The UN definition is comprehensive but altogether does not embrace all aspects of the various forms of genocide. Genocide can be spurred on by a political agenda, a politically sanctioned genocide, aimed at specific groups of people. Here we have a top-down approach that state leaders want society to take. A centralized plan is put in motion that follows the logic and the scheme initiated by state forces. State actors are thus responsible for committing most of the violence. The Holocaust during World War II is an example of this kind of genocide. The Nazis wanted to exterminate not only Jews, but also the Roma people, disabled people and those mentally ill. Given time this kind of genocide driven on by state institutions can evolve into the second kind of extermination of unwanted groups of people.

Victims of the Wounded Knee massacre were the last Lakota resistance was broken.

With time the politically sanctioned genocide becomes socially accepted. The logic takes root that unwanted social groups or weaker strangers are second class people or not even human at all. They can thus be destroyed without much afterthought or guilty conscious, as easily as plugging weed in the garden. That is what I call a socially sanctioned genocide. In such instances the society has convinced itself of its own superiority versus minority groups that either live inside their own state borders or on some coveted territory outside of it. The superiority ideas trumpeted by their leaders have become mainstream and serve as a behavioural model on how to treat ‘the others’. It is therefore socially accepted, the way to think of others. This world view is also trumpeted in media outlets. The general public freely participates and without much coercion. Agents of the faith also confirm, encourage and absolve any doers of responsibility for their actions. This model combined with greed then serves as a vehicle with which to treat ‘those who do not belong, the savages’.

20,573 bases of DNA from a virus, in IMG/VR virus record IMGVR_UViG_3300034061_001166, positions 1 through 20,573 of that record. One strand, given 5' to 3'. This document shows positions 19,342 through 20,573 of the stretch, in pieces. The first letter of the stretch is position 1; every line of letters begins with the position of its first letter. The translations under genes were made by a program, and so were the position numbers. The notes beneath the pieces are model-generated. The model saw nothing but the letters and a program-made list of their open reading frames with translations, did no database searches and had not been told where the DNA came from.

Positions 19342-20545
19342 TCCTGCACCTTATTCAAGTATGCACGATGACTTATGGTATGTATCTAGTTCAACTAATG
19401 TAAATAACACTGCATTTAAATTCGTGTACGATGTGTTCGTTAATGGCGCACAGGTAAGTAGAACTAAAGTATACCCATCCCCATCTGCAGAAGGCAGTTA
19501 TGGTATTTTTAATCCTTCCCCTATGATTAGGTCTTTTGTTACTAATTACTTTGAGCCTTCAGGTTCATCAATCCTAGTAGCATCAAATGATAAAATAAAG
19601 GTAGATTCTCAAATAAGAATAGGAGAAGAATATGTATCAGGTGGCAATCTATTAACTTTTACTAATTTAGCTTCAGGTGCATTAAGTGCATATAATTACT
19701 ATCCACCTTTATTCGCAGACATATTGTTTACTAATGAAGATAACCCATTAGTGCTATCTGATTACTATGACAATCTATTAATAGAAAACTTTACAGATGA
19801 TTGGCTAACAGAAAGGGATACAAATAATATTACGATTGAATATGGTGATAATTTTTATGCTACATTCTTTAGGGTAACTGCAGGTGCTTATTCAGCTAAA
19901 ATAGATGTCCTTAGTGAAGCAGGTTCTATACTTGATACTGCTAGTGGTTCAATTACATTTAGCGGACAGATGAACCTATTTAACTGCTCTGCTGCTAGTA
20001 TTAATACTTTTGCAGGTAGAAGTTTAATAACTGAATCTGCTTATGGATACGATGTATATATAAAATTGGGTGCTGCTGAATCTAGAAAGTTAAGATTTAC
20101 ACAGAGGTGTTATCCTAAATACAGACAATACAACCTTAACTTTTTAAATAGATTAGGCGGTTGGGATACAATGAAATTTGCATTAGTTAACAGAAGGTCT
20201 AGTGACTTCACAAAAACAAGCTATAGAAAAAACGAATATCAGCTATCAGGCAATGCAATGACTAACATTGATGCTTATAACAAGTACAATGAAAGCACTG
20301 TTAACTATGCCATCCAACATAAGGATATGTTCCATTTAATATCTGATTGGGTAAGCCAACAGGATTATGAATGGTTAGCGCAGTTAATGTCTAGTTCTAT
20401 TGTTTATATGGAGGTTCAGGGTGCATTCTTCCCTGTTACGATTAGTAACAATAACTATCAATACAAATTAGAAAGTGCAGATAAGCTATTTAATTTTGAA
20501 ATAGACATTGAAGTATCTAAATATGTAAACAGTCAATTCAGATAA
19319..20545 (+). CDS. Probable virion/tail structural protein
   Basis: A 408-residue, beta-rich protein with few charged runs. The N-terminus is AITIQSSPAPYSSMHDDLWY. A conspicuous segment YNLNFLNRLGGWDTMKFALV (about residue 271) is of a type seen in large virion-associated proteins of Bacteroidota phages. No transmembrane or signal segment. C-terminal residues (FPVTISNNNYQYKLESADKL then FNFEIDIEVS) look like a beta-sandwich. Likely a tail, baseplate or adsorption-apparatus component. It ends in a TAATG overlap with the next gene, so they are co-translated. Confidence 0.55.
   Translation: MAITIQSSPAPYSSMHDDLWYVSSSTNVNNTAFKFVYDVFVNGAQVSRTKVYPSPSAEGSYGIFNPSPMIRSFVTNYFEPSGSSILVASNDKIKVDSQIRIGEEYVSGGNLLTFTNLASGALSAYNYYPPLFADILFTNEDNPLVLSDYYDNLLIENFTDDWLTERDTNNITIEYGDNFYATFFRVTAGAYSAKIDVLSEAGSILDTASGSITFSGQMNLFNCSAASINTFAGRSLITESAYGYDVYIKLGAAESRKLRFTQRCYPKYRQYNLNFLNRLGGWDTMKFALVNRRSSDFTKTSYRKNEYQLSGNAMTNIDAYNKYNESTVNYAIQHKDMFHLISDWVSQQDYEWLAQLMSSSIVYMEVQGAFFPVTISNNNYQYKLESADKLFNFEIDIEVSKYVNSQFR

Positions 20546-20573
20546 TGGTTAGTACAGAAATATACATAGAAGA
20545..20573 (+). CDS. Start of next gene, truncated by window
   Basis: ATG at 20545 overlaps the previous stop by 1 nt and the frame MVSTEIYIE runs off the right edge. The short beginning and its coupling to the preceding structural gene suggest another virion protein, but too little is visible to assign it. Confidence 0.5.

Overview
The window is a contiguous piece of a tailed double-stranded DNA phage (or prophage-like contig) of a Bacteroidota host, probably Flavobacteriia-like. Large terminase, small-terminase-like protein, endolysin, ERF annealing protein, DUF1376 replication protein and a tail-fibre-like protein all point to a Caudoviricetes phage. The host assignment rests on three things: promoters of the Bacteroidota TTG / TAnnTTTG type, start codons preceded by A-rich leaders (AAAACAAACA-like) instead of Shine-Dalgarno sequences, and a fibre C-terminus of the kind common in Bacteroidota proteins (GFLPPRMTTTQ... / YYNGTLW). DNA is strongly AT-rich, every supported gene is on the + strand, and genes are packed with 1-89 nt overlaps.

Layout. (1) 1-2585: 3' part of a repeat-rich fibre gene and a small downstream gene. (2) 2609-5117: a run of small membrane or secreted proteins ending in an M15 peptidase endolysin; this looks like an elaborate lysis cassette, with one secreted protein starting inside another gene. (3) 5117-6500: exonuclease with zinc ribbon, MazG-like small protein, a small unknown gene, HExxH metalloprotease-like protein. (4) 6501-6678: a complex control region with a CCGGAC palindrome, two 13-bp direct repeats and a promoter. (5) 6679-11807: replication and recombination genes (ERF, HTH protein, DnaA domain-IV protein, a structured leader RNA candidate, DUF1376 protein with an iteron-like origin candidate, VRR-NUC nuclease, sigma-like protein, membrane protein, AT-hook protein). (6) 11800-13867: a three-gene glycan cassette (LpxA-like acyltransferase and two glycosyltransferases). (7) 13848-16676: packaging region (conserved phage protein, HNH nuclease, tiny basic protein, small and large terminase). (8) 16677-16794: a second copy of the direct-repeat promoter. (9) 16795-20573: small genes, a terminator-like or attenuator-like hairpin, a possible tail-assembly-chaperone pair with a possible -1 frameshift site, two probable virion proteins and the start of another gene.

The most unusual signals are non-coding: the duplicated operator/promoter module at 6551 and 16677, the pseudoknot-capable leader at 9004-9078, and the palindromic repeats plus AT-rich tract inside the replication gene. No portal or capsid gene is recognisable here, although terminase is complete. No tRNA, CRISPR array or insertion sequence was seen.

The Native American Genocide is an example of this along with for instance the Armenian Genocide, and countless others around the world. In North America the vast majority of frontiersmen, hunters, trappers, traders, settlers, missionaries and soldiers truly believed in this ideology. To them it was ‘the manifest destiny’ that white people should inherit the American landscape and push away its indigenous inhabitants. The Native Americans should be exterminated or showed aside to unwanted lands.

When we look at the actions of these people, we can see that frontiersmen, hunters, trappers, soldiers, missionaries and settlers, whose descendants now populate the choicest territories in North and South America, are guilty of all five acts of the UN Convention of Genocide, that is:

killing members of the group’ – waging wars of conquest and extermination, massacres, slaving raids, bloody and merciless gold-hunting expeditions and various other extermination campaigns against Native Americans from 1492 to the present day to steal their land and resources. All violent conflicts waged on Native Americans could easily be described as falling under this genocide act;

causing serious bodily or mental harm to members of the group’ – murder, torture, mistreatment, oppression that in many instances continues to this day. In recent decades the conflict in Guatemala and the present situation in Colombia where just recently indigenous leaders were murdered by paramilitary right-wing groups. The situation in Brazil is also critical with the newly elected president Jair Bolsonaro threatening to roll back hard-won rights by indigenous groups and cut down the Amazon rainforest. This has already started an invasion into Native American communities by heavily armed miners threatening to kill natives who stand in their way;